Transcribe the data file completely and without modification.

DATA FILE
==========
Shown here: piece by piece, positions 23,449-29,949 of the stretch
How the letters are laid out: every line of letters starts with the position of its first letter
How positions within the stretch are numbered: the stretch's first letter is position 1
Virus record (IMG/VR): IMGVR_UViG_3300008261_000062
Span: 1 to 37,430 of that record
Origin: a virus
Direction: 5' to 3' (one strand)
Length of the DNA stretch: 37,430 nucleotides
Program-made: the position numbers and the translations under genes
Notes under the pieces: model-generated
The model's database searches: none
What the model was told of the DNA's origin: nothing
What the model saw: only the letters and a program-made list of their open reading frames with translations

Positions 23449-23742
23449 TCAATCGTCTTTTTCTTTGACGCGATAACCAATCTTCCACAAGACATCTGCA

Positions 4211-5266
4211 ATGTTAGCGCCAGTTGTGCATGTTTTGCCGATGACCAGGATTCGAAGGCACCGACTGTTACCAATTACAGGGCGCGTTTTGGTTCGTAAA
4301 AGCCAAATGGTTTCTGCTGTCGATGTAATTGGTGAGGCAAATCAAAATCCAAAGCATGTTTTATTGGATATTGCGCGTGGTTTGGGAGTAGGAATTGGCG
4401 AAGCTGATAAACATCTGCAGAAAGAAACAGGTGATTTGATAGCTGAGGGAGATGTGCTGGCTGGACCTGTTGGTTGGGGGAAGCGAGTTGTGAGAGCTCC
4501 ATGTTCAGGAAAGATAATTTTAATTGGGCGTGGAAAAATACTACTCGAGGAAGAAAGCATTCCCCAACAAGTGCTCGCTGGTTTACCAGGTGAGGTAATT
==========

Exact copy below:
Shown here: piece by piece, positions 23,449-29,949 of the stretch
How the letters are laid out: every line of letters starts with the position of its first letter
How positions within the stretch are numbered: the stretch's first letter is position 1
Virus record (IMG/VR): IMGVR_UViG_3300008261_000062
Span: 1 to 37,430 of that record
Origin: a virus
Direction: 5' to 3' (one strand)
Length of the DNA stretch: 37,430 nucleotides
Program-made: the position numbers and the translations under genes
Notes under the pieces: model-generated
The model's database searches: none
What the model was told of the DNA's origin: nothing
What the model saw: only the letters and a program-made list of their open reading frames with translations

Positions 23449-23742
23449 TCAATCGTCTTTTTCTTTGACGCGATAACCAATCTTCCACAAGACATCTGCA

Positions 4211-5266
4211 ATGTTAGCGCCAGTTGTGCATGTTTTGCCGATGACCAGGATTCGAAGGCACCGACTGTTACCAATTACAGGGCGCGTTTTGGTTCGTAAA
4301 AGCCAAATGGTTTCTGCTGTCGATGTAATTGGTGAGGCAAATCAAAATCCAAAGCATGTTTTATTGGATATTGCGCGTGGTTTGGGAGTAGGAATTGGCG
4401 AAGCTGATAAACATCTGCAGAAAGAAACAGGTGATTTGATAGCTGAGGGAGATGTGCTGGCTGGACCTGTTGGTTGGGGGAAGCGAGTTGTGAGAGCTCC
4501 ATGTTCAGGAAAGATAATTTTAATTGGGCGTGGAAAAATACTACTCGAGGAAGAAAGCATTCCCCAACAAGTGCTCGCTGGTTTACCAGGTGAGGTAATT